Following is an addendum to the column I wrote last week on the proposal to lease 43,000 acres of the Talladega National Forests for oil/gas exploration and extraction. First, I omitted the ultimate letter “e” in the spelling of Cleburne, a lapsus menti. Second, I stated that the national forest attracted 100,000 visitors each year. The correct number is closer to 600,000!
I implied that visitors visit the forest because of its scenery, and hiking trails. I failed to mention that it also attracts hunters, anglers, bird-watchers, and equestrians. I also failed to point out its valuable contributions to watershed protection and aquifer regeneration.
Unless I am mistaken, planning for our national forests must take into consideration “highest and best use” as the primary guideline in how the forestlands should be managed. Implementation of the plan proposed by the U.S. Bureau of Land Management could not possibly be construed by impartial land management authorities to exemplify “highest and best use” of Talladega National Forest lands. Some readers may disagree, and I welcome dissenting opinions.
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Phenology is the study of cyclic and seasonal phenomena, especially in relation to climate and plant and animal life. I’ve always been interested in the subject, and until I got lazy, I kept a journal noting the dates when various native plants began blooming, the seasonality of frog calling, birds’ singing, and the calls of insects. Regarding insect calls, common ground crickets have been chirping for quite a while. They usually begin about the time lightning bugs begin flashing.
About two weeks ago, I heard the first katydid. It has been joined by increasing numbers of the species on consecutive nights, and now a full-blown chorus of katydids can be heard nightly, rivaling the choruses of green treefrogs and Fowler’s toads calling from my pond. It won’t be too long before the high-pitched ‘tsee-tsee’ calls of tree crickets will join the katydids’ chorus.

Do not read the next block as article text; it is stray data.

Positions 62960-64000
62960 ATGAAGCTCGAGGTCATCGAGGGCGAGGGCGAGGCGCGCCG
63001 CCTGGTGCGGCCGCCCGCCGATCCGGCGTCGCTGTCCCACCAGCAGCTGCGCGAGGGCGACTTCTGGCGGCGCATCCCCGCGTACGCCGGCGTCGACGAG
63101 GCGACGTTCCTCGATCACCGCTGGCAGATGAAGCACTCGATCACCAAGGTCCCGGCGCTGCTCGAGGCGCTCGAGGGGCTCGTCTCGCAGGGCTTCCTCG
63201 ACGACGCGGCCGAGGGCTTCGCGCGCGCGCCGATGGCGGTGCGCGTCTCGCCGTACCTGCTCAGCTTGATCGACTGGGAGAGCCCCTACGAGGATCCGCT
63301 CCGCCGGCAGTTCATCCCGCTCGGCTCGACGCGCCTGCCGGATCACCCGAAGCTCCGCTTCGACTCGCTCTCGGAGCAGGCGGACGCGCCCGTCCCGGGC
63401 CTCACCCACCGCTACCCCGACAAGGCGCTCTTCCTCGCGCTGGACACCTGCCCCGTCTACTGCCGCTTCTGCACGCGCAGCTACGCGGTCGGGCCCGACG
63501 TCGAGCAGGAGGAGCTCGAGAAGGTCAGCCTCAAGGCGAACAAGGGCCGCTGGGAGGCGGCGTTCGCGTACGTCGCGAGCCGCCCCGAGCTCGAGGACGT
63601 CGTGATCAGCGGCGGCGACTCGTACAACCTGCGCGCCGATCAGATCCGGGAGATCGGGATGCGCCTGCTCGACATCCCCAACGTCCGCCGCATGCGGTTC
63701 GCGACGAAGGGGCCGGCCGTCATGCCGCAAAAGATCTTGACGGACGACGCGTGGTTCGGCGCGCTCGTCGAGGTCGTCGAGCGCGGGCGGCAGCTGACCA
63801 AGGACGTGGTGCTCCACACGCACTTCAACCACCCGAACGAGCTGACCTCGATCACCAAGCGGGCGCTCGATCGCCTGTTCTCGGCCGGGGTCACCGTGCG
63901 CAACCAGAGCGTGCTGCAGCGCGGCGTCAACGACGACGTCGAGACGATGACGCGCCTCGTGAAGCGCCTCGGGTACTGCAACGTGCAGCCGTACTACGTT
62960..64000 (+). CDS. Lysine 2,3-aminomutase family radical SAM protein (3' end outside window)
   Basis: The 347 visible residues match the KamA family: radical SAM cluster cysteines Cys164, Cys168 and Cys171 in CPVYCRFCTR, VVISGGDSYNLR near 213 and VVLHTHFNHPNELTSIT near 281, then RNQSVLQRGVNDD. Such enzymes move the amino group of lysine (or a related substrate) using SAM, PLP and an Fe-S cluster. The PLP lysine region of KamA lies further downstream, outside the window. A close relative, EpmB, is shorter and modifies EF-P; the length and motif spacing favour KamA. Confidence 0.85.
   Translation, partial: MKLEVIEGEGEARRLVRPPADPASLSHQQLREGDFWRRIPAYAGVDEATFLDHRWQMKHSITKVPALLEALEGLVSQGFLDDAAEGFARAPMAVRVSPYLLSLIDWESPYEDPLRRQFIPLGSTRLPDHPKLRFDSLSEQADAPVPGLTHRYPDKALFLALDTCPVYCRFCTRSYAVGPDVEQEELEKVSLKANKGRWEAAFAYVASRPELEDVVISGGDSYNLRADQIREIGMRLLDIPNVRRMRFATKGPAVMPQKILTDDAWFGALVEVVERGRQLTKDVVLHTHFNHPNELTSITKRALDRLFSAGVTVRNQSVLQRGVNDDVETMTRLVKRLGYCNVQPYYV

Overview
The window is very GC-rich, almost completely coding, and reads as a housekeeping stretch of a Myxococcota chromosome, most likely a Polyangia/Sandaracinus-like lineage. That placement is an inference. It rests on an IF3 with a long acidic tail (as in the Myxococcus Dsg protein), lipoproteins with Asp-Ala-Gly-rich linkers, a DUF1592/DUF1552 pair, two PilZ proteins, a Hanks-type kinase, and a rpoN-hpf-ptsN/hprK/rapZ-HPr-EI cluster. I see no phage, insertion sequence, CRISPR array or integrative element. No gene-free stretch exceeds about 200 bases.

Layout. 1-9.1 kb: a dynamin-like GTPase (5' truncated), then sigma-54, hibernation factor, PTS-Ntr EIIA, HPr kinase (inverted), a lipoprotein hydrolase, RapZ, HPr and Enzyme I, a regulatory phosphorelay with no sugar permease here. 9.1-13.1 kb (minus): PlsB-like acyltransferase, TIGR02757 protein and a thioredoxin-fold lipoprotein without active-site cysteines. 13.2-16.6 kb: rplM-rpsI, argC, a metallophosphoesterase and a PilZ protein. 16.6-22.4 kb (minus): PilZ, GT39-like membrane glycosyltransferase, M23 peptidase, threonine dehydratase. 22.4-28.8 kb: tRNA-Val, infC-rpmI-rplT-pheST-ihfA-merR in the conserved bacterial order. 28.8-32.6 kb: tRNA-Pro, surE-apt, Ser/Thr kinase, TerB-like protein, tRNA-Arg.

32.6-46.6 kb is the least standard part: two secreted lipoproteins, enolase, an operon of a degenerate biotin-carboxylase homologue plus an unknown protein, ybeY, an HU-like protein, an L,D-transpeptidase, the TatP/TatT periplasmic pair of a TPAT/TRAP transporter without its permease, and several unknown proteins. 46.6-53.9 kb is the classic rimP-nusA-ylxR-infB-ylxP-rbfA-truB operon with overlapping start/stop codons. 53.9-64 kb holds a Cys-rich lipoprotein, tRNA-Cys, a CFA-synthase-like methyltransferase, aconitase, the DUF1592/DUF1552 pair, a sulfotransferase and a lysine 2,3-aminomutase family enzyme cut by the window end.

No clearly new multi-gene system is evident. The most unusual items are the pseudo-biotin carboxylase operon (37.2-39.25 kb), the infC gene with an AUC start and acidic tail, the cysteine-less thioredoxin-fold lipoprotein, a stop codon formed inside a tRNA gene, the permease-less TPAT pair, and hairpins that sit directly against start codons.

Cicadas of several species dominate the aural ambience of the woods in daylight hours during summer, but it will probably be a week or more before cicadas begin to call. One sings mostly during the morning and others in mid-day to late afternoon. In late summer, the low-pitched humming sound of one I call evening cicada will be heard, from dusk until nearly dark. If you own a computer or an i-Pad you can google “songs of cicadas,” and a number of sites provide photos and calls of numerous cicada species. I was unable to google a picture or the song of the ‘evening cicada,’ not enough light to get a photo I guess.
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I’m beginning to wonder if, in the overall sense, natural gas is a better alternative than coal as a fuel to generate electricity. A superficial analysis indicates that it would be, but recent disclosures suggest otherwise. The July-August issue of Sierra addresses the issue in an article written by Edward Humes. In it, he describes how the hydraulic fracturing of gas-containing shale formations (“fracking”), the procedure being used to obtain nearly all the gas, is causing a multitude of problems in areas where the procedure is occurring. Natural gas advocates claim that a 100-year supply of gas is available, but Humes states that recoverable shale gas may last only eleven years, and that extreme measures needed to extract it may make it a dirtier fuel than coal. Cornell scientists contend that nearly eight percent of the fracked gas, which is methane, escapes into the atmosphere. Methane is a major contributor to climate change.
The article is lengthy and contains a wealth of information that has resulted in a position change by the Sierra Club, which accepted a $20 million contribution from Chesapeake Energy, one of the largest producers of natural gas, to help finance the Club’s campaign to prevent more than 100 new coal-fired power plants from being built. The Club’s new executive director, Michael Brume, turned down an additional $30 million promised by Chesapeake and severed its relationship with the company.
The Club issued a policy statement that included the following. “We view natural gas as a significant source of air and water pollution…. Its extraction is having a big impact on rural communities, state forests, and the landscapes we’ve worked hard to protect. Our primary goal is to retire coal plants as quickly as possible and to replace them with genuinely clean energy like solar and wind…so we want to leapfrog gas as we move to a clean energy future.”
Bob Mount is a Professor Emeritus with the Dept of Zoology and Entomology, Auburn Univ. He is also chairman of the Opelika Order of Geezers, well-known local think tank and political clearing house. He writes about birds, snakes, turtles, bugs and assorted conservation topics.